But there's no ECC RAM!
Another sentiment I see a lot is that it's "too bad the Pi doesn't have ECC RAM."
Well, the Pi technically does have ECC RAM! Check the product brief! The Micron LPDDR4 RAM the Pi uses technically has on-die ECC.
I'd say half the people who complain about a lack of ECC couldn't explain specifically how it would help their application run better.
But it is good to have for many types of software. And the Pi has it... or does it? Well, no—at least not in the same way high-end servers do. On-die ECC can prevent memory access errors in the RAM itself, but it doesn't seem to be integrated with the Pi's System on a Chip, so the error correction is minimal compared to what you'd get if you spent tons of money on a beefy server with ECC integated through the whole system.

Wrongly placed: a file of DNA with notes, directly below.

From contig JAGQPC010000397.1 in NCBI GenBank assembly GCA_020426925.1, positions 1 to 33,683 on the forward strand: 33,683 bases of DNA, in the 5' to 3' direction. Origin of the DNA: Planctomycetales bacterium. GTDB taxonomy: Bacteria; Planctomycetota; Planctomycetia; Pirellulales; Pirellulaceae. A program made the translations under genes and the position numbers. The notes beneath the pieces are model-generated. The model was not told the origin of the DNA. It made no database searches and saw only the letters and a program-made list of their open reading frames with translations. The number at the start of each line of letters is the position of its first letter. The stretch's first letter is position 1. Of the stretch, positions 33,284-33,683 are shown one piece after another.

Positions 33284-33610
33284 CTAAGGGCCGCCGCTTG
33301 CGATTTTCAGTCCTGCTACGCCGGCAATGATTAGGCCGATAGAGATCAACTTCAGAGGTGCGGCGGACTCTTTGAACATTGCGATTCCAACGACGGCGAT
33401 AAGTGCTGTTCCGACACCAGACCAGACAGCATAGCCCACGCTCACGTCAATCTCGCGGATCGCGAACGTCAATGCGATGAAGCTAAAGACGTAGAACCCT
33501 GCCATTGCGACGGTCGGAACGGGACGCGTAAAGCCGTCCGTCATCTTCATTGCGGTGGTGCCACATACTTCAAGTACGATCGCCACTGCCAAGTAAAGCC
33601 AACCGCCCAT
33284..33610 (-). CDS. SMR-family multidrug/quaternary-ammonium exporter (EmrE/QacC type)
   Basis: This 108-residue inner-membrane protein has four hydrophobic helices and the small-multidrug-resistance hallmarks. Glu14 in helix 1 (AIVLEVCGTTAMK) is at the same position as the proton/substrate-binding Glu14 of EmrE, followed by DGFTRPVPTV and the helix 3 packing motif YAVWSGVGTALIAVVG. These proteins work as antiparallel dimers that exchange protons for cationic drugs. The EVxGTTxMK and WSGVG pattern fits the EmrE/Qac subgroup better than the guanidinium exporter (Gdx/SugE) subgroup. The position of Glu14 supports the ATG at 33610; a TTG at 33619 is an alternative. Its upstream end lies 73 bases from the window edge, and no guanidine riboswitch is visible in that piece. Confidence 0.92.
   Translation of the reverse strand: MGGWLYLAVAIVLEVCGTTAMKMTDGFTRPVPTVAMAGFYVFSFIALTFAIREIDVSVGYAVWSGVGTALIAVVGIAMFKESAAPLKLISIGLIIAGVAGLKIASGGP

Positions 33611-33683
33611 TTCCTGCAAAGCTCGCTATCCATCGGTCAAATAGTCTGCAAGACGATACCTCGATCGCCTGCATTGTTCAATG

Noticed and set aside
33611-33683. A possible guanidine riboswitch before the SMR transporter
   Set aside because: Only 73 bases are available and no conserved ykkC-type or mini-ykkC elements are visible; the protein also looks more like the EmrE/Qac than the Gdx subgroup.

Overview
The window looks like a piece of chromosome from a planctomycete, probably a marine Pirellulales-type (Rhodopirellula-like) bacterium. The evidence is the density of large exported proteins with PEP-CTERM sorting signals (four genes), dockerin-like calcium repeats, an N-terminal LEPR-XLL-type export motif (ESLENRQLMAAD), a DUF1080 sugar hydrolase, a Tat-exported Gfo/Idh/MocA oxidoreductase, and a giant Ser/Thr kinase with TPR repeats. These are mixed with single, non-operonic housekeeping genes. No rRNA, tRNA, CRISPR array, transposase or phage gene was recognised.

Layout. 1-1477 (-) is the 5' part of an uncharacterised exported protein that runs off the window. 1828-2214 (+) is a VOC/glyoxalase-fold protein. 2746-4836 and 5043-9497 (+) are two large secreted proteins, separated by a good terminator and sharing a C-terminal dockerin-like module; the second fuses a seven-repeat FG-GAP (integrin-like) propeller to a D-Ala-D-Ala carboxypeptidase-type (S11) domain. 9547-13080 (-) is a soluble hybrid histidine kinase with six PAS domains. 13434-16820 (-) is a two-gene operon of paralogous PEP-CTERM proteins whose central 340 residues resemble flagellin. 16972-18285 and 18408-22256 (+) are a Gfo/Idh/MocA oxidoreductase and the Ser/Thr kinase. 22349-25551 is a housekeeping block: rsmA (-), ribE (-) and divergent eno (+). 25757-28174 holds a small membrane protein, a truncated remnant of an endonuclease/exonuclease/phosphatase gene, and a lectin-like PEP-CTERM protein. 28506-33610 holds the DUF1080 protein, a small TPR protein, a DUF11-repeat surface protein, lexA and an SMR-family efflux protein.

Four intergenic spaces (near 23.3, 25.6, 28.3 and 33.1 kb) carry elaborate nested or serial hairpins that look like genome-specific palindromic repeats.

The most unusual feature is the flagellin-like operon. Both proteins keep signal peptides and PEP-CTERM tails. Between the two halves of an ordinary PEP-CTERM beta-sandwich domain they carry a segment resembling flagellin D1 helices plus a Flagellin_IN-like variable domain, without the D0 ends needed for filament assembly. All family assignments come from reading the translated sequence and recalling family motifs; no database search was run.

So anyways, those are my thoughts on what you could do with a cluster of Raspberry Pis. I'm sure people will find a lot to nitpick, and that's perfectly fine.
Some people don't see the value or the fun in building clusters, just like some people couldn't fathom why someone would want to build their own chair out of wood using hand tools, when you can just buy a functional chair from Ikea or any furniture store.
But I will continue building and rebuilding Pi clusters (and clusters in AWS, and clusters on my Mac using VMs, and other types of clusters too!), and will continue enjoying the experience and learning process. What are some other things you've seen people do with Pi clusters? And have you built your own cluster of computers before, Raspberry Pi or anything else? I'd love to see your examples in the comments.